by Dan Gibson
Details are apparently forthcoming as part of an extended interview set to run next week, but the unfortunate news for the day is that AARP.com announced that Tucson legend Linda Ronstadt has Parkinson's disease, which has robbed her of the ability to sing and needs assistance to walk:
Legendary singer Linda Ronstadt, 67, told AARP today that she “can’t sing a note” because she suffers from Parkinson’s disease. Diagnosed eight months ago, Ronstadt began to show symptoms as long as eight years ago. But she ascribed her inability to sing to a tick bite (“my health has never recovered since then”), and believed the shaking in her hands resulted from shoulder surgery.
In a wide-ranging interview with AARP’s music writer Alanna Nash to be published on aarp.org next week, Ronstadt revealed how she discovered that “there was something wrong” with her voice.
“I couldn’t sing,” she told Nash, “and I couldn’t figure out why. I knew it was mechanical. I knew it had to do with the muscles, but I thought it might have also had something to do with the tick disease that I had. And it didn’t occur to me to go to a neurologist. I think I’ve had it for seven or eight years already, because of the symptoms that I’ve had. Then I had a shoulder operation, so I thought that’s why my hands were trembling.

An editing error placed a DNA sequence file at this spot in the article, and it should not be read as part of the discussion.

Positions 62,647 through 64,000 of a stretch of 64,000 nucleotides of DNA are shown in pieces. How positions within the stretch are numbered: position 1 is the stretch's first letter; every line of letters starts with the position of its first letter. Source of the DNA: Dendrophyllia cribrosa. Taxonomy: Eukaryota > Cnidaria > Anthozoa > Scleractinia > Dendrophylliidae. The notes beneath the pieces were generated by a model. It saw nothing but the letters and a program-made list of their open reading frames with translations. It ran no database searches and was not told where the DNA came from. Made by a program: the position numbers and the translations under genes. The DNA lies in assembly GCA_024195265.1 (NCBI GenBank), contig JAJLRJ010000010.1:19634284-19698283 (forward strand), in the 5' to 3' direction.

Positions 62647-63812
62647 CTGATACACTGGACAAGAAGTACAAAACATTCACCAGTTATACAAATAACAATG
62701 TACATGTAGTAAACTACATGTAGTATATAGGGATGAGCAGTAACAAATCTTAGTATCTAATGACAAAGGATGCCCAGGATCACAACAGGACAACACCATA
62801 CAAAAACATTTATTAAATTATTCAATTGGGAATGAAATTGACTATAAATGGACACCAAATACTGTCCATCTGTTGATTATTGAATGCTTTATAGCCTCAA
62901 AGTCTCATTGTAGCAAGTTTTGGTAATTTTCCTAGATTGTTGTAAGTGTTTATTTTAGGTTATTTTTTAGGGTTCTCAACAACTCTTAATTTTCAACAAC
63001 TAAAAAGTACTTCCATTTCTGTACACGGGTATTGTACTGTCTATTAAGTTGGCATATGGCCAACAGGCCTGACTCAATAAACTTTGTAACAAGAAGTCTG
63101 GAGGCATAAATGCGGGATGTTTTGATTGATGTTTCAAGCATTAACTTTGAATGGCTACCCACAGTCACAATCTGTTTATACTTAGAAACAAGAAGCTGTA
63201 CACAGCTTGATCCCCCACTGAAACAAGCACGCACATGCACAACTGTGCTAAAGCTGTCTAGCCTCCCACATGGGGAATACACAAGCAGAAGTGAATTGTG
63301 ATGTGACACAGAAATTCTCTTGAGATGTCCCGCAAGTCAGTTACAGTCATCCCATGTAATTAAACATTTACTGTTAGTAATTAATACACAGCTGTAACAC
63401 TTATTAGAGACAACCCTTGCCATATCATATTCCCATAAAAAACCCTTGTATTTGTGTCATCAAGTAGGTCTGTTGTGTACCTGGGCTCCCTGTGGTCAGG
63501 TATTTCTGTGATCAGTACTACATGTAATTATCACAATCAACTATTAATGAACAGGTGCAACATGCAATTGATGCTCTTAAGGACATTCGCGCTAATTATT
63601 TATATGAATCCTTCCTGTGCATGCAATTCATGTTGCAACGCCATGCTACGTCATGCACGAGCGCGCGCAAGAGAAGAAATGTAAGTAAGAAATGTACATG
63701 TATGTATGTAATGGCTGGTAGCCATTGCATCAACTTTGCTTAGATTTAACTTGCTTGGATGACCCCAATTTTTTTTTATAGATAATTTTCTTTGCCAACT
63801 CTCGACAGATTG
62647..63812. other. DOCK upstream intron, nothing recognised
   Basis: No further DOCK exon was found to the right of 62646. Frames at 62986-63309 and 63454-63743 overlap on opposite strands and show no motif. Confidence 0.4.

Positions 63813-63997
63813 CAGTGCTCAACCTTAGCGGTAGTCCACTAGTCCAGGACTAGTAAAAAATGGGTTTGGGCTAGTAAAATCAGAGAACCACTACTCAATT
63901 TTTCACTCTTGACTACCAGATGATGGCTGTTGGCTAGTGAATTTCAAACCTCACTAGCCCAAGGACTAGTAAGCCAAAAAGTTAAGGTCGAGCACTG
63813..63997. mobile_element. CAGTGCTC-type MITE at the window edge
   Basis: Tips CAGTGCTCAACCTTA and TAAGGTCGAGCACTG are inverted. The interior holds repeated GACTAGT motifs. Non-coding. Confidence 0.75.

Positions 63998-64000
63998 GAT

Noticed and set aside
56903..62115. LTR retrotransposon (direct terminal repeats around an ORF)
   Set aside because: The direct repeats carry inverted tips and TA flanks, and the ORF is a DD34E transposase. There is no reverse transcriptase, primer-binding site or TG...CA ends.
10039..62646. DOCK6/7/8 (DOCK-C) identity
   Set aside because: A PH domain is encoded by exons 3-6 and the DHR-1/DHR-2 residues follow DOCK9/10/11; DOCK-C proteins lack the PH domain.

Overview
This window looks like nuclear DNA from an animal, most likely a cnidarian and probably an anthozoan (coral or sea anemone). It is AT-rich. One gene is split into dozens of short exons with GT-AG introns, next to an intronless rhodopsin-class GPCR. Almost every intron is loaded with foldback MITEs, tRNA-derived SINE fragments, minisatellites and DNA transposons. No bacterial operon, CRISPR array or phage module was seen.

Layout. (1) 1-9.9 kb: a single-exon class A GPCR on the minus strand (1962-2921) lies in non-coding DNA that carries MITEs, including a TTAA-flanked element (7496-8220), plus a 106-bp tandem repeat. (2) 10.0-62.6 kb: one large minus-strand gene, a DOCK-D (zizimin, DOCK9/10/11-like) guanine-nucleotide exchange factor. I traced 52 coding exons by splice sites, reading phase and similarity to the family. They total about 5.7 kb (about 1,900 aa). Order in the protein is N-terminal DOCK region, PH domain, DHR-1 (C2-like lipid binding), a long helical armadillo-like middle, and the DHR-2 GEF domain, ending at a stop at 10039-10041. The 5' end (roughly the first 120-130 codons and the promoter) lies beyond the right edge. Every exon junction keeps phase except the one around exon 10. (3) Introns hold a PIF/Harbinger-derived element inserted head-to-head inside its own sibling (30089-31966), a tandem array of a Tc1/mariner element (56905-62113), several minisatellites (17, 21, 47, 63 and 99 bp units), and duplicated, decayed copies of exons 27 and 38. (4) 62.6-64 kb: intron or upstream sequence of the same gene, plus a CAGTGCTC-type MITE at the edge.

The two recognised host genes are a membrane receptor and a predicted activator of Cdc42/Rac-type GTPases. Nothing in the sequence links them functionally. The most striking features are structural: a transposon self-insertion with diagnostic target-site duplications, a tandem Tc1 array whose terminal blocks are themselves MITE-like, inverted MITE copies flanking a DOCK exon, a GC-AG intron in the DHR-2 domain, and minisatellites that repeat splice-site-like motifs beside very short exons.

“Parkinson’s is very hard to diagnose, so when I finally went to a neurologist and he said, ‘Oh, you have Parkinson’s disease,’ I was completely shocked. I wouldn’t have suspected that in a million, billion years.
“No one can sing with Parkinson’s disease,” Ronstadt said. “No matter how hard you try.”
Ronstadt walks with the aid of poles when on uneven ground, and uses a wheelchair when she travels.